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open voting by smartphone
open voting by smartphone

American Voting is broken. Depending upon who you talk to, it’s been broken for a long time. Here’s how I would fix it.

My first practical experience with applying consensus was as a Facilitator at The Celebration, an inclusive worship community in Santa Fe, New Mexico, USA. This process, often led by my friend Ken Shaw often involved a longish process of everyone feeling like they had been heard, which often also meant that they repeated the things that had already been said by others, but in the end everyone agreed on the decision. Again, much time has flown by.

Transparent Democracy with Smartphone voting is a process authored by Randy West to build on Liquid Democracy. The process involves allowing smartphones to vote randomly, which encourages universal human participation through crowd sourcing. This process has nine steps and many advantages.

Some time ago, I must have read this article on Liquid Democracy. I can’t say I did or didn’t read it before, but when I read it today, much of this felt familiar. Apparently other people have been thinking about this, too, given the current state of democracy in the world.

I have been chewing on this in the back of my mind, as I do many things. In fact, I am much less social than other people because I do way more thinking than other people. Perhaps, too much. That’s another blog post. For now, let’s stick to democracy.

Other people have been thinking about these things, too. This is an app that takes this concept a step further. Even Google has experimented with Liquid Democracy in the company process and shared their experience here. And, there is this post.

I like this very much, as far as it goes, but to my mind more work is needed. Here is what I would contribute. I don’t know if anyone else has thought this, but I want to get it out of my head and into the world. Hopefully, someone will have the programming expertise and real-world experience to apply some of this to make a better world. Here goes:

Briefly, we all have smartphones. We can define where those phones are. We could have a digital system that worked.

Example of voting for one individual

Every smartphone owner within the district has a vote

This has the advantage of providing for universal participation through crowd sourcing. This removes all of the difficulties of voter registration, removal, barriers to voting like race, religion, age, felonies, etc. All groups like children are statistically insignificant when the entire population will vote. This has the advantage of educating children. This also has the advantage of marginalized populations feeling included in the process.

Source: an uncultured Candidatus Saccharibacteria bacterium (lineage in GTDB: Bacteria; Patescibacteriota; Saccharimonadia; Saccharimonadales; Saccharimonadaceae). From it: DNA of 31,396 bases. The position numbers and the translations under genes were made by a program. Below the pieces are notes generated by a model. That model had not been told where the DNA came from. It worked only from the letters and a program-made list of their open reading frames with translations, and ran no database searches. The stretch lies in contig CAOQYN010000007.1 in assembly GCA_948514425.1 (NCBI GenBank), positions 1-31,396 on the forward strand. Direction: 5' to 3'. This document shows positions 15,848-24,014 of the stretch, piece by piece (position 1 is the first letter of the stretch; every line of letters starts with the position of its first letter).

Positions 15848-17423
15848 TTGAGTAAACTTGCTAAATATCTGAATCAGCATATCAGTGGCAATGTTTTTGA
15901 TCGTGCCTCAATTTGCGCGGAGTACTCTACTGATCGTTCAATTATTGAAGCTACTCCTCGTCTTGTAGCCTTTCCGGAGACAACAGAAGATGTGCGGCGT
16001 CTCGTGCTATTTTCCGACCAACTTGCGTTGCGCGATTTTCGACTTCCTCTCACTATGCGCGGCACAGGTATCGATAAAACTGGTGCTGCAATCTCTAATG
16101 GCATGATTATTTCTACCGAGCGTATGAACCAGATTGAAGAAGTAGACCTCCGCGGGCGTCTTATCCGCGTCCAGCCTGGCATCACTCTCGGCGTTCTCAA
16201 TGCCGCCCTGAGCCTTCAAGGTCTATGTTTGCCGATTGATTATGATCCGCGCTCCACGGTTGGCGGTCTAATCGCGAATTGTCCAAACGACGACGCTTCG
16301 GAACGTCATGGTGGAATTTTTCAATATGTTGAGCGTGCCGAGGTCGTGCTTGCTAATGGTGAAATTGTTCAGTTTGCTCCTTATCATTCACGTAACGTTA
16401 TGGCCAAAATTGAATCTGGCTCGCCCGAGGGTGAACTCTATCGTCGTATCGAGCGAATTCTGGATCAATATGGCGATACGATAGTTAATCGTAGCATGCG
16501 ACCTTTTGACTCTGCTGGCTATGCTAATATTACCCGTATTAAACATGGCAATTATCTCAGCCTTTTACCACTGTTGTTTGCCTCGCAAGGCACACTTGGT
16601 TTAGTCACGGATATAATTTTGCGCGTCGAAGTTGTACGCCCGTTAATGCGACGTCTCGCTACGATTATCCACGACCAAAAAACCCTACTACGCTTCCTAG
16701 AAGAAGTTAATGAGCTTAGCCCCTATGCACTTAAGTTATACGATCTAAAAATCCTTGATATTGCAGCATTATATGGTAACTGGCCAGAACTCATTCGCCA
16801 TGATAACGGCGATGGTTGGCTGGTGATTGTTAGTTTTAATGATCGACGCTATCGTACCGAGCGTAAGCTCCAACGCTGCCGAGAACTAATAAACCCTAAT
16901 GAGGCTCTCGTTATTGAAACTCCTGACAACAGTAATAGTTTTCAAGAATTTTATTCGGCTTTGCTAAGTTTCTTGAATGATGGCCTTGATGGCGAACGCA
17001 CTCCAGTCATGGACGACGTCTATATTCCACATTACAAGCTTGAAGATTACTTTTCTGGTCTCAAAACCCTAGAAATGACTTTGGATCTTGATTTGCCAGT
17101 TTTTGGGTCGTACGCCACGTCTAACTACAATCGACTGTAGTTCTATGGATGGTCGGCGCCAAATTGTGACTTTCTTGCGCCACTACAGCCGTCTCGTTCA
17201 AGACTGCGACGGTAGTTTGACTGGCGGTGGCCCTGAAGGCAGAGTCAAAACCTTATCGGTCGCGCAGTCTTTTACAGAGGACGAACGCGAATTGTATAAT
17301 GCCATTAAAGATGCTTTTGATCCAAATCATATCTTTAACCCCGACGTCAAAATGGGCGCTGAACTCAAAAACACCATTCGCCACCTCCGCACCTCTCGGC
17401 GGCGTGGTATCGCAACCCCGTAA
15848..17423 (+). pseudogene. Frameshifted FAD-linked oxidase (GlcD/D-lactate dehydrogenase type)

Every smartphone owner will be eligible to be elected

This has the advantage of running the most qualified candidates. This removes the problems with the most highly qualified people not willing to run for office because of the expense, difficulties, efforts, compromises, etc. While the case can be made for manipulation, I would suggest that this is minimal because it would require individual smartphones in huge numbers which would need to be manually changed. A block of smartphones voting for the same candidate from the same micro-location would be highly suspicious, and could be investigated and/or prevented.

Every smartphone will initially vote randomly

This has the advantage of giving all candidates equal advantage. This removes the problem of low voter turnout due to apathy, disqualified candidates, etc. This also inspires smartphone owners to participate. Smartphone owners will be able to see the candidate their smartphone voted for and change it. Delegation is prohibited because they lead to non-thinking decisions and abuse of the system. If the smartphone owner wants to vote the same an another participant, they can ask and vote.

Every smartphone owner’s vote will be displayed anonymously

This gives the advantage of both transparency and freedom of choice. Every smartphone owner can check their anonymous code against the display to verify that their vote was counted. It would also be possible for one individual to share their code to show how they voted, optionally how their vote has trended over time based on new information, and that their vote was recorded. And every smartphone owner can verify that all votes are indeed counted. This removes the problems with votes not being counted or disqualified. The smartphone owner can verify their own vote, and that their vote has been changed.